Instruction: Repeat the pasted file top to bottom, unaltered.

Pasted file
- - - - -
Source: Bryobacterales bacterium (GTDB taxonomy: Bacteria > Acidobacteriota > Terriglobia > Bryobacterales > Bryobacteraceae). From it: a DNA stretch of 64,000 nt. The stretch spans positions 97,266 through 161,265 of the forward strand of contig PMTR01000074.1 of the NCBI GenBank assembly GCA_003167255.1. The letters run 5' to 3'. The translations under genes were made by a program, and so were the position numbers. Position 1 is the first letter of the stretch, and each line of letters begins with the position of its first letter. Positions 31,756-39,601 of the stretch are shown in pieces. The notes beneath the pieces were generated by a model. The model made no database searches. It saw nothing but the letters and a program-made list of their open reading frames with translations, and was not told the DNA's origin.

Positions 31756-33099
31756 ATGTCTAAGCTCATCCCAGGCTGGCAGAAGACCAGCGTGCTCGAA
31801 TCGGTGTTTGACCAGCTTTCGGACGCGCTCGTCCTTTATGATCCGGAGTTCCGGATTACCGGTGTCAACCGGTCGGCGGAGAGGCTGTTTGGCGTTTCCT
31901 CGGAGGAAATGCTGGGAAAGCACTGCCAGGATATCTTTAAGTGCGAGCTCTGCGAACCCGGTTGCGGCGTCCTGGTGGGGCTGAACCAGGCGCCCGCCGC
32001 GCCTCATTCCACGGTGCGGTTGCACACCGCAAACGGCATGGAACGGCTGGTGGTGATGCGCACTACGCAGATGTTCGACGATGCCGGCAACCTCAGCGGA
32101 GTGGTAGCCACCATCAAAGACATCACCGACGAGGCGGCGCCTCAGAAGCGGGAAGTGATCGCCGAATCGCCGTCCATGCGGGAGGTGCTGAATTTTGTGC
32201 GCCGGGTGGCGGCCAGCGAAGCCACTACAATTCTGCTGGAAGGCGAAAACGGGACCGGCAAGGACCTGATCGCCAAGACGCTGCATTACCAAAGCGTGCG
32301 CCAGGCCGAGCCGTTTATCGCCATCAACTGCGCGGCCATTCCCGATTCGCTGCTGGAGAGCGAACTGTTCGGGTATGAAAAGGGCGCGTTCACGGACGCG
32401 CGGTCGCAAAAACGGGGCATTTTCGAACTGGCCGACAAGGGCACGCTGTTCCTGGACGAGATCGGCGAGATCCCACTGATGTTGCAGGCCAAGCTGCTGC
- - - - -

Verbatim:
Source: Bryobacterales bacterium (GTDB taxonomy: Bacteria > Acidobacteriota > Terriglobia > Bryobacterales > Bryobacteraceae). From it: a DNA stretch of 64,000 nt. The stretch spans positions 97,266 through 161,265 of the forward strand of contig PMTR01000074.1 of the NCBI GenBank assembly GCA_003167255.1. The letters run 5' to 3'. The translations under genes were made by a program, and so were the position numbers. Position 1 is the first letter of the stretch, and each line of letters begins with the position of its first letter. Positions 31,756-39,601 of the stretch are shown in pieces. The notes beneath the pieces were generated by a model. The model made no database searches. It saw nothing but the letters and a program-made list of their open reading frames with translations, and was not told the DNA's origin.

Positions 31756-33099
31756 ATGTCTAAGCTCATCCCAGGCTGGCAGAAGACCAGCGTGCTCGAA
31801 TCGGTGTTTGACCAGCTTTCGGACGCGCTCGTCCTTTATGATCCGGAGTTCCGGATTACCGGTGTCAACCGGTCGGCGGAGAGGCTGTTTGGCGTTTCCT
31901 CGGAGGAAATGCTGGGAAAGCACTGCCAGGATATCTTTAAGTGCGAGCTCTGCGAACCCGGTTGCGGCGTCCTGGTGGGGCTGAACCAGGCGCCCGCCGC
32001 GCCTCATTCCACGGTGCGGTTGCACACCGCAAACGGCATGGAACGGCTGGTGGTGATGCGCACTACGCAGATGTTCGACGATGCCGGCAACCTCAGCGGA
32101 GTGGTAGCCACCATCAAAGACATCACCGACGAGGCGGCGCCTCAGAAGCGGGAAGTGATCGCCGAATCGCCGTCCATGCGGGAGGTGCTGAATTTTGTGC
32201 GCCGGGTGGCGGCCAGCGAAGCCACTACAATTCTGCTGGAAGGCGAAAACGGGACCGGCAAGGACCTGATCGCCAAGACGCTGCATTACCAAAGCGTGCG
32301 CCAGGCCGAGCCGTTTATCGCCATCAACTGCGCGGCCATTCCCGATTCGCTGCTGGAGAGCGAACTGTTCGGGTATGAAAAGGGCGCGTTCACGGACGCG
32401 CGGTCGCAAAAACGGGGCATTTTCGAACTGGCCGACAAGGGCACGCTGTTCCTGGACGAGATCGGCGAGATCCCACTGATGTTGCAGGCCAAGCTGCTGC